In February 1917, the German government announced its intention to recommence unrestricted submarine warfare. Knowing that this would almost certainly draw America into the war, German Secretary of Foreign Affairs Arthur Zimmermann (1864–1940) sent a coded message to Mexico proposing a military alliance against the United States. Germany promised to restore to Mexico the territories of Texas, New Mexico, and Arizona, which had been ceded to the United States in 1848.
The telegram was intercepted and decoded by the British, who immediately handed it over to Woodrow Wilson. The subsequent outrage helped to push the American public into World War I.
The Zimmerman Note
A transcript of the fateful telegram follows.
Berlin, January 19, 1917
On the first of February we intend to begin submarine warfare unrestricted. In spite of this, it is our intention to endeavor to keep neutral the United States of America.
If this attempt is not successful, we propose an alliance on the following basis with Mexico: That we shall make war together and together make peace. We shall give general financial support, and it is understood that Mexico is to reconquer the lost territory in New Mexico, Texas, and Arizona. The details are left to you for settlement ….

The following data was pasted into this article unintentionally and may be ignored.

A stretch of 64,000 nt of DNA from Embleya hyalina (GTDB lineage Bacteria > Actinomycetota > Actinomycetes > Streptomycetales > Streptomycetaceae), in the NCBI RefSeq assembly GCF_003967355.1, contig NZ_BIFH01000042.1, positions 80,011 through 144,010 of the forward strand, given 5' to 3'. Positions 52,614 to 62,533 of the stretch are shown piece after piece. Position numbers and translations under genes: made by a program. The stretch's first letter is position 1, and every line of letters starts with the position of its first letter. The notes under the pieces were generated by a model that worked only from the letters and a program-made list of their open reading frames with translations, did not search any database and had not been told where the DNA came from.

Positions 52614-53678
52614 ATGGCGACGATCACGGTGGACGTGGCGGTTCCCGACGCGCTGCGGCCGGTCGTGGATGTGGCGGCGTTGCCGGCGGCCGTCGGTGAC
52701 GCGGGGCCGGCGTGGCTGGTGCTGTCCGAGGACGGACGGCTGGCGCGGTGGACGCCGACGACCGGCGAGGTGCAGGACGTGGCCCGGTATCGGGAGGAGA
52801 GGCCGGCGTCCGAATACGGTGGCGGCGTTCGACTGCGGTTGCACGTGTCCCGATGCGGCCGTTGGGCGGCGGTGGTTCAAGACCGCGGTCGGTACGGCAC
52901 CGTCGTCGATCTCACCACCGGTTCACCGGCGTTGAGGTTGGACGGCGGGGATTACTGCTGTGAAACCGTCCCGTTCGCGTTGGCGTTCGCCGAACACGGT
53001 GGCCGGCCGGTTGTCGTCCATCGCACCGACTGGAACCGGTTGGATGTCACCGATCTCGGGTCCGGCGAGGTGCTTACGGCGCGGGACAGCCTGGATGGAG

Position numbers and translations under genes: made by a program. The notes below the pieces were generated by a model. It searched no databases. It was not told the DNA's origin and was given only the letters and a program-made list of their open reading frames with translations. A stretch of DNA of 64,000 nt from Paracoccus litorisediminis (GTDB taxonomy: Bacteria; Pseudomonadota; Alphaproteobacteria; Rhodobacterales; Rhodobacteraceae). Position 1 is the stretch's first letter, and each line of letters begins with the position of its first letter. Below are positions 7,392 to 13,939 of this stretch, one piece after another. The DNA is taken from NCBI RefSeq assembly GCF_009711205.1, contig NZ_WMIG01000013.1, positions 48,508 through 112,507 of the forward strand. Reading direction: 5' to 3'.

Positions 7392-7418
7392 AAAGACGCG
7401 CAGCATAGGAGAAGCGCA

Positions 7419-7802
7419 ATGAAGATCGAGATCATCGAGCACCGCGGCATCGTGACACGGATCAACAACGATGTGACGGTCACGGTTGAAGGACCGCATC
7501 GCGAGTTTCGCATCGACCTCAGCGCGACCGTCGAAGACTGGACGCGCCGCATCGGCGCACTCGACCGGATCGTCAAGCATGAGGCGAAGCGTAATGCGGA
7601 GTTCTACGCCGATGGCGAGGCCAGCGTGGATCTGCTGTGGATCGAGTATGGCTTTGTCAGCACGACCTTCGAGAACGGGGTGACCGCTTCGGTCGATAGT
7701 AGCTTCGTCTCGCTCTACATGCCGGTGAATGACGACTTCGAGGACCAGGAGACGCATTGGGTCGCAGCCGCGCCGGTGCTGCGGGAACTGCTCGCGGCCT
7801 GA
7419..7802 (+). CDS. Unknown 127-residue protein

You are instructed to inform the President of Mexico of the above in the greatest confidence as soon as it is certain that there will be an outbreak of war with the United States and suggest that the President of Mexico, on his own initiative, should communicate with Japan suggesting adherence at once to this plan; at the same time, offer to mediate between Germany and Japan.
Please call to the attention of the President of Mexico that the employment of ruthless submarine warfare now promises to compel England to make peace in a few months.
Zimmerman (Secretary of State)
“The Zimmerman Note to the German Minister in Mexico, January 19, 1917.” World War I Document Archive. Brigham Young University Library. <http://net.lib.byu.edu/~rdh7/wwi/1917/zimmerman.html> (accessed June 15, 2007).
In August 1914, the kaiser had said that the war would be over before the autumn leaves fell. The British, French, and Russians had been equally sanguine, and equally wrong. By 1917, however, both sides were near exhaustion. The war had devolved into a bloody stalemate, expensive and apparently unwinnable.
The German high command reached a desperate decision. The British Isles, they reasoned, had not been self-sufficient for over a century. If the Reich’s impressive U-boat fleet could effect a total blockade of the islands, the English would starve out of the conflict within a matter of months.